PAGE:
There’s no question that 2018 was a momentous year in the world of restaurant finances. Billions were spent on mergers and acquisitions. Consumers kept putting downward pressure on menu prices. And industry giants Chipotle and Papa John’s both struggled to overcome major setbacks. Those things all occurred against a backdrop of a digital disruption.
Here’s a look at some of the biggest finance stories of the year.
M&A activity is still going strong
Financial markets showed continued interest in restaurant mergers and acquisitions.
Newly formed Inspire Brands announced in late September it had acquired Sonic Corp. for $2.3 billion. Roark Capital Group owns a majority stake in Inspire Brands, which was created in February 2018 after Arby’s Restaurant Group purchased Buffalo Wild Wings for $2.9 billion.
Sonic CEO Cliff Hudson touted the sale’s value to shareholders, as well as the “important benefits” of moving to private ownership for customers, franchisees, and employees. The Sonic deal wasn’t the only big merger of 2018; just weeks before, Cava bought Zoës Kitchen for about $300 million.
Several years ago, private equity groups were wary of the restaurant space, says Gary Stibel, founder and CEO of the New England Consulting Group. They’ve since learned that with the right concept, restaurant chains can scale quickly.
Value heightens even as the economy improves
This year proved there’s little relationship between the state of the overall economy and consumers’ demand for value. Even as unemployment levels dipped and stock prices reached record highs, major quick-service chains continued to double-down on value menus and ultra-cheap promotions.
That continued to create profitability challenges for brands that must simultaneously compete against the ever-growing lineup of grocery stores and C-stores offering prepared foods. Smart restaurants have built value-minded specials around lower-cost ingredients like chicken over higher-priced items like pork, Stibel says.
“Value is here to stay, and it’s getting more difficult to create,” he says. “Yesterday’s value is not good enough, because everybody copies yesterday’s value.”
Papa John’s meltdown shows risk of identity-driven brands
Papa John’s has floundered since founder and shareholder John Schnatter criticized the NFL’s handling of national anthem protests last year. The maligned owner stepped down as CEO over the summer, but sales continue to suffer and the chain has warned that it may close a number of stores as it works to repair its image.
Prior to the controversy, Papa John’s was often held up as a quick-service model for its integration of technology and strong mobile presence, says Jason Moser, an analyst at Motley Fool.
“They had some self-inflicted wounds on John Schnatter’s part that really tarnished the brand,” Moser says. “It’s going to be difficult for them to come back from that.”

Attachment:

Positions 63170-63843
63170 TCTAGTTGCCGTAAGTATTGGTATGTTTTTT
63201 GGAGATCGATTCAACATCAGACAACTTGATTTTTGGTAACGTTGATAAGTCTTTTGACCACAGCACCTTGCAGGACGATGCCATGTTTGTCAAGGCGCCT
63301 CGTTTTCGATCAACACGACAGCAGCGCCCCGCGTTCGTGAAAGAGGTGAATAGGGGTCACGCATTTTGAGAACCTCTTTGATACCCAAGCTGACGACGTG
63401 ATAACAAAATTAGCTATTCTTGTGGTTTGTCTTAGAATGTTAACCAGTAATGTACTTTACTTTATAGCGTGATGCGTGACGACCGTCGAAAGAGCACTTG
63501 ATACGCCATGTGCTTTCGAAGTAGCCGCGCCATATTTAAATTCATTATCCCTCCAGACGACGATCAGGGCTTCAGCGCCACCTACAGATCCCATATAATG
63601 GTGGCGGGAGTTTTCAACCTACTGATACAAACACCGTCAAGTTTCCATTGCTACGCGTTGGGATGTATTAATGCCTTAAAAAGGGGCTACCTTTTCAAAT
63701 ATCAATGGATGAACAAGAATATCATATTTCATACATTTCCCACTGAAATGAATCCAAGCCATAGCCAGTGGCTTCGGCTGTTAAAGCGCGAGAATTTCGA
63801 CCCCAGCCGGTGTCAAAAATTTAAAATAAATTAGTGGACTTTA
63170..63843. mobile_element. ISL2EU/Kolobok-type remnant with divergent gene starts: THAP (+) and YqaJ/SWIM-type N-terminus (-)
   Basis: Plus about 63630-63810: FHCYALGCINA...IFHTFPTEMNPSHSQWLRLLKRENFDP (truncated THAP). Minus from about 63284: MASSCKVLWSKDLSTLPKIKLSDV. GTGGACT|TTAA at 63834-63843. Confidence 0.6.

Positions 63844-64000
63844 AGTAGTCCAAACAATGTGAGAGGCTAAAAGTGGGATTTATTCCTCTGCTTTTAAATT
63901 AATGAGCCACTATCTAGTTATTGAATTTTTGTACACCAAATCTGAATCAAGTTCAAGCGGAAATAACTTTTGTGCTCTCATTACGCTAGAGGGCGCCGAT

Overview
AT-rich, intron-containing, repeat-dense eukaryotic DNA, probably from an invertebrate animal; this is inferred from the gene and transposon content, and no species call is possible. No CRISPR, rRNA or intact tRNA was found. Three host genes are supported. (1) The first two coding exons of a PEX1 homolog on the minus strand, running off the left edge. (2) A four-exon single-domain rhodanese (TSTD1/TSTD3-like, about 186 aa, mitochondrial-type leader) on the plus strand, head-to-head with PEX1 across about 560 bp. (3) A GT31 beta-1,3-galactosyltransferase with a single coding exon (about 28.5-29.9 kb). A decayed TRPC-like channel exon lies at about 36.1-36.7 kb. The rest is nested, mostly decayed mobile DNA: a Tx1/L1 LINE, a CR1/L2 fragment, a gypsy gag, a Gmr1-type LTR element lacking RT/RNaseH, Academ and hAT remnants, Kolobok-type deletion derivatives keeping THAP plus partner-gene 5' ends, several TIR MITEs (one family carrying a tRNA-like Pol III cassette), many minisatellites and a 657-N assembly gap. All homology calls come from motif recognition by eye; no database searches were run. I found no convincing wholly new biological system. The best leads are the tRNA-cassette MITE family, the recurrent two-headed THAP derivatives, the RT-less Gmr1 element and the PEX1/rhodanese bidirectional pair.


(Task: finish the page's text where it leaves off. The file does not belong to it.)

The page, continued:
For years, Schnatter embodied the Papa John’s brand; his photo even appeared on the pizza boxes. Moser says other operators should think carefully before tethering their companies so closely to a single executive or spokesperson. The days of big, public personalities like KFC founder Colonel Harland Sanders and Wendy’s creator Dave Thomas may be over.
“Concepts going forward are gearing more toward investing in the brand as opposed to a particular icon tied to the brand,” Moser says. “It’s just a little bit of a different world today, and obviously information travels at the speed of light.”
Chipotle woes highlight fast-casual struggles
Chipotle continued to shake off its food-safety stigma. Investors cheered when Taco Bell CEO Brian Niccol was tapped in February to take the helm.
“All in all, we think Niccol is a plus,” says R.J. Hottovy, restaurant analyst at investment research firm Morningstar. “That said, just boots on the ground, you don’t see as many people in line as you used to see.”
In some ways, Chipotle’s fall from its previous wunderkind status speaks to transformations happening across the fast-casual space. That market has become increasingly saturated, Hottovy says.
“You’re seeing quick service certainly taking more of that fast-casual share than they were able to do before,” he says. “The line between fast casual and quick service is a little bit blurrier than it used to be.
Digital disruption ushers in more private equity
A multitude of third-party apps has helped restaurant companies roll out delivery platforms. This past year showed that the days of delivery being relegated to pizza and subs are over. It’s clearly mainstream now.
But the digital disruption has touched every part of the restaurant business, including consumer-facing delivery platforms and back-of-house inventory and labor-management systems, Hottovy says.
“We’ve seen a restaurant tech boom,” he says. “And we’re not just talking about the delivery companies.”
Still, not all operators are well positioned to compete in this rapidly changing environment. As Hottovy points out, an increasingly tech-forward landscape has pushed some restaurants outside their core competencies. That, in turn, has created an opening for private equity firms. “The changes that restaurants need to make aren’t going to happen overnight. And honestly, there’s going to be a lot of investment required,” Hottovy says. “It makes a lot of sense for these operators to be private as they make these changes.”